RFGM will also be challenged by current federal food safety regulations that do not fit small, local producers, do not include toxins, and do not fully support real foods over processed ones. Nutrition guidelines are also challenging because of their confusion on important dietary concerns such as fat and calories, and because they do not speak at all to the question of food quality (i.e. how a food is grown or raised). Because healing depends on reducing environmental pollution as well as personal toxins, the lack of adequate regulatory control of toxins in air, water and food is a significant challenge.
In 2050, challenges will likely continue to be regeneration of soils and ecosystems, nurturing institutional and policy change, matching supply and demand in Delta markets and beyond, addressing labor and technology needs, and scaling up pilot projects that demonstrate what RFGM can do.
Address the Challenges: Describe how your Vision will address the challenges described in the previous question.
We believe that real transformation of any system only occurs through educational and economic systems that embrace root cause innovations and solutions that make the former paradigm obsolete. Zach Bush, MD, Board Chair, Farmer’s Footprint, 12/30/19
The RFGM vision must address the lack of awareness about why we are sick, how we can heal, and the role food quality plays in harming or healing us. After awareness, the vision must create belief that personal healing is possible.
Awareness of how diet, environment and lifestyle impact health, and the belief that healing is possible, will come from learning about successes in Functional and Integrative Medicine and from the personal stories of those who have healed.
Once belief is created, hope will follow. With hope will come action and with action will come personal and community engagement. With engagement the wellness snowball begins to roll and demand for Real Food grows.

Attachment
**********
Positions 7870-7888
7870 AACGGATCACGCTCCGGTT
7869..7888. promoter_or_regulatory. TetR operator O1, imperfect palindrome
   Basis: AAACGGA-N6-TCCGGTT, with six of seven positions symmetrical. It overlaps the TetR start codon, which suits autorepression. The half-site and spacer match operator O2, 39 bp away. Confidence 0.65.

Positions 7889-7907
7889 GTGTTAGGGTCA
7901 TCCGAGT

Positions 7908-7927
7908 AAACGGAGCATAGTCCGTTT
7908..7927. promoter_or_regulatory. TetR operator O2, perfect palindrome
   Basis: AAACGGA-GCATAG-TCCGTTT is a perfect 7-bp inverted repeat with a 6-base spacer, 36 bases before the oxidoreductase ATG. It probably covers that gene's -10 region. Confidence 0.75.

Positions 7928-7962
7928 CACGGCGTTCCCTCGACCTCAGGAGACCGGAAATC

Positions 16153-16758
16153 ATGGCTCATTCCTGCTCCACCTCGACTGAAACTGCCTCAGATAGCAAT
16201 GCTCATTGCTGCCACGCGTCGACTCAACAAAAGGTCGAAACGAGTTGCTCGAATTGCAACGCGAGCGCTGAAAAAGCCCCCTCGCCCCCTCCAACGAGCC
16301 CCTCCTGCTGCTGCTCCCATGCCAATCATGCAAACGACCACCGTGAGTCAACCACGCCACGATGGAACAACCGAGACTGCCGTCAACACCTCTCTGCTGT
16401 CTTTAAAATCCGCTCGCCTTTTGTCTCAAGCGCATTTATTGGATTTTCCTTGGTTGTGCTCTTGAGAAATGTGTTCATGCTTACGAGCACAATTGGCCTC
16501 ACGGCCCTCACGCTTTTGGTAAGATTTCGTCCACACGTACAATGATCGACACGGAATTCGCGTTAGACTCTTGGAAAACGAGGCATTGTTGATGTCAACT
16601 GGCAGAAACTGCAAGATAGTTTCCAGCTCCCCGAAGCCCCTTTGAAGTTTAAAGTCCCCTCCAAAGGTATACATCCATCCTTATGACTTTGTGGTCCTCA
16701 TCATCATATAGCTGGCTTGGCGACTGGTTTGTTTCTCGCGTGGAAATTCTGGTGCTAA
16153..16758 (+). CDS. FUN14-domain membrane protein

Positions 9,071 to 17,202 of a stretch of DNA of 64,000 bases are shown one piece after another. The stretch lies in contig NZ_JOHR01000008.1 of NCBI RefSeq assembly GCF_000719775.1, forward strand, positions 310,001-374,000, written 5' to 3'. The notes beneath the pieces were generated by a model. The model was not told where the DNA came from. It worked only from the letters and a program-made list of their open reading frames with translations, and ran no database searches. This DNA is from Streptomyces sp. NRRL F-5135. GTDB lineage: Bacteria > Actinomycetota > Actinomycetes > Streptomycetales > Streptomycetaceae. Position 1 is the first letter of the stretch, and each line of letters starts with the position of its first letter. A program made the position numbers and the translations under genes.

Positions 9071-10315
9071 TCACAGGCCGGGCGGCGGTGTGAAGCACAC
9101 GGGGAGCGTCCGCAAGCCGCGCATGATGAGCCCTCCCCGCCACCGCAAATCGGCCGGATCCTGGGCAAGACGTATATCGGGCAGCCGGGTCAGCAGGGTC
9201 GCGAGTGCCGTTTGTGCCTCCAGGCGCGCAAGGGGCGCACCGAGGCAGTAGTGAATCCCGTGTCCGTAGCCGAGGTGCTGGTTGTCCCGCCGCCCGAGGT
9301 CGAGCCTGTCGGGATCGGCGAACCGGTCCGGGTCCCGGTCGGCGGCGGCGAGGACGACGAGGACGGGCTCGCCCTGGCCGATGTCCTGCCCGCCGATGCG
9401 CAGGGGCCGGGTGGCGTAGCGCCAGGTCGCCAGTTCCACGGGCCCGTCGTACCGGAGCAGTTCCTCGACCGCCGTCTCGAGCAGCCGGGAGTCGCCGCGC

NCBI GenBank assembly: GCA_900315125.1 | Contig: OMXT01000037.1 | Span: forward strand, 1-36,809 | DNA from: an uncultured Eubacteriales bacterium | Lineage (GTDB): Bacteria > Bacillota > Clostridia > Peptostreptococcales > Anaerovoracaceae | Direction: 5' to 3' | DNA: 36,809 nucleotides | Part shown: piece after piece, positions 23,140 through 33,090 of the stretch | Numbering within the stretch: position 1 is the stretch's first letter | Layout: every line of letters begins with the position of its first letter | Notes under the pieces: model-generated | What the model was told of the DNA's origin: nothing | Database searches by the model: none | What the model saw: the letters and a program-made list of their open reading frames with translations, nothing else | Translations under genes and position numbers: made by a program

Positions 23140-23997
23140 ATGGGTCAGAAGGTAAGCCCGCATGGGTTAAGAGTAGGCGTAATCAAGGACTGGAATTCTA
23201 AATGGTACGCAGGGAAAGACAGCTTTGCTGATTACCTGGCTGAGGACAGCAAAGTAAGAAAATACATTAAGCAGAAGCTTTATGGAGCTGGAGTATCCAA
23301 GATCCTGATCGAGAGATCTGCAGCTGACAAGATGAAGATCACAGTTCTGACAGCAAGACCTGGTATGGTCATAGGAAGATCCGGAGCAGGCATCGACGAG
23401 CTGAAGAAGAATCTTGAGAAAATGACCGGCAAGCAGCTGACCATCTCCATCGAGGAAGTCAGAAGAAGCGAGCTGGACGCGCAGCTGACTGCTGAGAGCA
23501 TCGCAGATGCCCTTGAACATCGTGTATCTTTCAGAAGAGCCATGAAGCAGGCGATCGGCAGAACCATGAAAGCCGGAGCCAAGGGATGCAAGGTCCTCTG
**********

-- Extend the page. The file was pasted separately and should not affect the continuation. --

Community-based initiatives that educate and engage can occur all along the food chain and at various points within healthcare. ‘Living Well Locally’ (LWL), for example, is designed to create awareness about why we are sick and to relate health not just to personal habits but to larger forces, including the food system. Beginning with gut health, food quality and hands-on in the kitchen, LWL shares success stories from reputable sources to illustrate the what and why of Read Foods and to engage purpose as a motivator – how personal choice ripples out to impact family, community, environment and planet.
After awareness is created and belief begins, the community is ready for visioning, for beginning its journey toward wellness by working together to build a nourishing system of Real Foods and by encouraging integrative and wellness-based medicine.
Local proof of healing and the power of Real Foods will also be needed. Demonstration projects that integrate clinic, field and home will build awareness, belief and momentum. A regenerative farm, a healing home, a community kitchen, vocational seed-to-plate learning in schools – each adds proof of what is possible: we can heal, our community can grow Real Food, we can turn food waste into good meals and culture processed foods into better ones, we can keep food dollars in our community and we can engage youth in understanding and wanting to be tomorrow’s good food producers and wellness providers.